“They also have an exercise where they utilize farmers’ production records and then answer questions related to production, reproduction and health issues. Finally, they take a test on their knowledge of dairy farm principles.” So, as Baird concludes, there’s far more than “just place of animals.” The process of preparing also hones the speaking and interview skills of team members as well as their decision-making capabilities.

Taking a team around the United States for competition and then abroad is not an inexpensive business. The FFA at Spencer County High has a full schedule of fund-raising efforts including “speaking to farm groups, doing public relations appearances for groups including John Deere and Monsanto. We also sponsored a farm toy show that had over 1,500 visitors and had a raffle for a pickup (truck). Last year we had a “Dancing With the Stars,” said team adviser Baird.

As the champs from 2016-17 move on to college, young future farmers are coming along through the Spencer County High School. According to Baird: “Each year I teach a two-week unit in the freshmen exploratory class on dairy judging. I then offer any student who is interested the opportunity to attend workshops attended by the University of Kentucky. We usually have 15 or 20 who attend these. After this activity, those that want to advance their skills go to weekend workouts in the fall and participate in several field days in the state.”

Without question, it’s an impressive experience. And remember, there are many other schools in Kentucky who have dairy judging too. Winning the international award means a great deal, and it elevates the image of the Bluegrass State as a place that cherishes our agricultural heritage and our belief that the health of all is strengthened by the devotion of those who produce and sustain our farmlands.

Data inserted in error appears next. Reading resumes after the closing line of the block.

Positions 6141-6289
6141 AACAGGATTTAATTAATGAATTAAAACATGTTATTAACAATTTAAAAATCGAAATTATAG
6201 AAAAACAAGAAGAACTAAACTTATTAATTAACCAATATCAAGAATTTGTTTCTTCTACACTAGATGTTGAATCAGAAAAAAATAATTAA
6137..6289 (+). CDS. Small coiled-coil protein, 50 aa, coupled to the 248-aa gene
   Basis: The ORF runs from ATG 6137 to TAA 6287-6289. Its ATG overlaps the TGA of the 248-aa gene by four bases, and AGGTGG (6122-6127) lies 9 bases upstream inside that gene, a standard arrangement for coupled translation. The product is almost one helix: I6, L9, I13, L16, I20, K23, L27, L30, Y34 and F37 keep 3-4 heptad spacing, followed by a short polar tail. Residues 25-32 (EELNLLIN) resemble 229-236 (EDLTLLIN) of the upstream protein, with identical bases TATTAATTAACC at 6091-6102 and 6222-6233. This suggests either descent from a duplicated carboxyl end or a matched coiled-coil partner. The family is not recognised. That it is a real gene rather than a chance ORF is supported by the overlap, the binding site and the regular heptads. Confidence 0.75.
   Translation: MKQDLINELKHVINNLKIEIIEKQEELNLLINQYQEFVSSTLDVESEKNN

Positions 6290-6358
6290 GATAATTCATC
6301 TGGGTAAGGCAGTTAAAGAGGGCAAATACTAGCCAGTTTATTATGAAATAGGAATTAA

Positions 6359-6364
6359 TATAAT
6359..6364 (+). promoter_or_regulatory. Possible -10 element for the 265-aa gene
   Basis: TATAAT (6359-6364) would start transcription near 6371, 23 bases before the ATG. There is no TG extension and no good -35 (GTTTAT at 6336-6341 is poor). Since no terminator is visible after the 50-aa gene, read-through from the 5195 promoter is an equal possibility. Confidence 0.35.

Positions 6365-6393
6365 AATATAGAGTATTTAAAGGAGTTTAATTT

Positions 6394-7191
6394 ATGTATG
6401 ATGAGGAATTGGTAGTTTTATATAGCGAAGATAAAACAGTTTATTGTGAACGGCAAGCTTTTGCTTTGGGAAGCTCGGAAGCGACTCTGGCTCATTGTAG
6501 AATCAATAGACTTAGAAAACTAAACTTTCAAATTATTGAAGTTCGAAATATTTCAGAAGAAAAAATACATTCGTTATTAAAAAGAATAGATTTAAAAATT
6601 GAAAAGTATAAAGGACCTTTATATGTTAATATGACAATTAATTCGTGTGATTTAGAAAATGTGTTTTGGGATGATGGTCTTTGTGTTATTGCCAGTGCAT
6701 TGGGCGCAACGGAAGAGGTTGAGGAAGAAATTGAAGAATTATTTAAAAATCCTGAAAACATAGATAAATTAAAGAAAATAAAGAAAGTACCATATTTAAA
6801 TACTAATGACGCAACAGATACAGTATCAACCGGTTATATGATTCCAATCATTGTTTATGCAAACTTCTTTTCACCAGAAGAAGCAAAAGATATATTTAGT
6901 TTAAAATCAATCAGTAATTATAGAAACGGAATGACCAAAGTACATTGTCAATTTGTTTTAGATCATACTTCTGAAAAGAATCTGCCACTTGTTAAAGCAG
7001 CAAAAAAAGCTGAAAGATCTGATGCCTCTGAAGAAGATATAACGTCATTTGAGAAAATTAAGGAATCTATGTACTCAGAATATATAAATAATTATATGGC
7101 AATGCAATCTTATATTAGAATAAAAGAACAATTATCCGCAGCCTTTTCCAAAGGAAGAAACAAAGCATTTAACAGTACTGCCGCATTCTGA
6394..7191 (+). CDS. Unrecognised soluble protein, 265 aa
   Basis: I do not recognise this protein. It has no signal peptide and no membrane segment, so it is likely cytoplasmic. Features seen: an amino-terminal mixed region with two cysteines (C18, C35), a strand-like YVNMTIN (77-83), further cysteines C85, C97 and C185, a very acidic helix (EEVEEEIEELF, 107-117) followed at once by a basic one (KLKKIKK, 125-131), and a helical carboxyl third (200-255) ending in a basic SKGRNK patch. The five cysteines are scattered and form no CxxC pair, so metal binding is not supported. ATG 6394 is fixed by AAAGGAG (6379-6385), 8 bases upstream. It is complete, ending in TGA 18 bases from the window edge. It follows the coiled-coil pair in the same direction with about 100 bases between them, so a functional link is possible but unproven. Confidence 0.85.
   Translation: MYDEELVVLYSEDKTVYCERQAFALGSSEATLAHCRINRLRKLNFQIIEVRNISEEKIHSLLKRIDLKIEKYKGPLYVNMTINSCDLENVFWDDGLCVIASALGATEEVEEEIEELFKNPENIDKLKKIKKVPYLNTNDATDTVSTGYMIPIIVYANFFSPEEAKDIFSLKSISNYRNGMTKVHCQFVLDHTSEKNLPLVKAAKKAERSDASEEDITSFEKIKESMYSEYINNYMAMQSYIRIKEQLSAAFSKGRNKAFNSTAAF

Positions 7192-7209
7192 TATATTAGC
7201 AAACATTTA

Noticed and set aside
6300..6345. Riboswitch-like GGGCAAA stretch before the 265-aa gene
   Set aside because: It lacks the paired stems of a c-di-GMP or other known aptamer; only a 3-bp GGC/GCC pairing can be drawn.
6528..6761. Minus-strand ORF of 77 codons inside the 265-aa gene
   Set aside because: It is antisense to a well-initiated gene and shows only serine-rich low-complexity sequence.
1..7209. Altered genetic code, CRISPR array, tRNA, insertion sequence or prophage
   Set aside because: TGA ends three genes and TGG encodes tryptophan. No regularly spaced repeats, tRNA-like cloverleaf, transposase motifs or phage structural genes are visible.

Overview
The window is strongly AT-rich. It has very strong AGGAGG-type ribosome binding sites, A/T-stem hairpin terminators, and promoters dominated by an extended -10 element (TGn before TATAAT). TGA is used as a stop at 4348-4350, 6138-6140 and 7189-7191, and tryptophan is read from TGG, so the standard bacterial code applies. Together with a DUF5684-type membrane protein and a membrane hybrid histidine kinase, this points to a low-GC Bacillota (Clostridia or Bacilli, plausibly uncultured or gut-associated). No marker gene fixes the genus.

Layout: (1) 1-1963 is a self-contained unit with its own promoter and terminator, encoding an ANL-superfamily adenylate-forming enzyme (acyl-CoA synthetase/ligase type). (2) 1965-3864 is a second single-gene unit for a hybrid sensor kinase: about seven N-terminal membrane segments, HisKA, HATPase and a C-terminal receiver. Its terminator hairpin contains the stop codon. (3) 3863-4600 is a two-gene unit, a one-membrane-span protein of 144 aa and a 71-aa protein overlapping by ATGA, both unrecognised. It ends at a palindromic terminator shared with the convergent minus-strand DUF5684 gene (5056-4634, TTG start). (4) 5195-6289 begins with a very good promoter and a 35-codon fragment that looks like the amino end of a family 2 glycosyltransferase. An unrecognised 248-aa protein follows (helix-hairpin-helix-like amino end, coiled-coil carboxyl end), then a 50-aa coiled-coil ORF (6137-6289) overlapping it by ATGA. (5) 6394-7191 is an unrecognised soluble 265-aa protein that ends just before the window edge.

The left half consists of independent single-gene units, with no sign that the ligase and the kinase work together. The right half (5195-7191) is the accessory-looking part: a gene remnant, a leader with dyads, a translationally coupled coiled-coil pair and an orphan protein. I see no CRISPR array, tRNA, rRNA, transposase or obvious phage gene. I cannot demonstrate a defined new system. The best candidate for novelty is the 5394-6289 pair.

Mary Berry Smith, executive director of the Berry Center in New Castle, Ky., perhaps says it best: “Kentucky’s agrarian history is too often ignored in our schools. How wonderful to know about a good teacher and bright students studying what, I believe to be, the essential knowledge of how human beings feed themselves. Especially in a state with a strong dairy farming history. That in itself is the most hopeful of news. That they have been and are being internationally recognized for their achievement is a credit to them for their hard work, and it gives me another reason to be a proud citizen for the Commonwealth of Kentucky.”

Her father, writer and environmentalist Wendell Berry, couldn’t have said it better.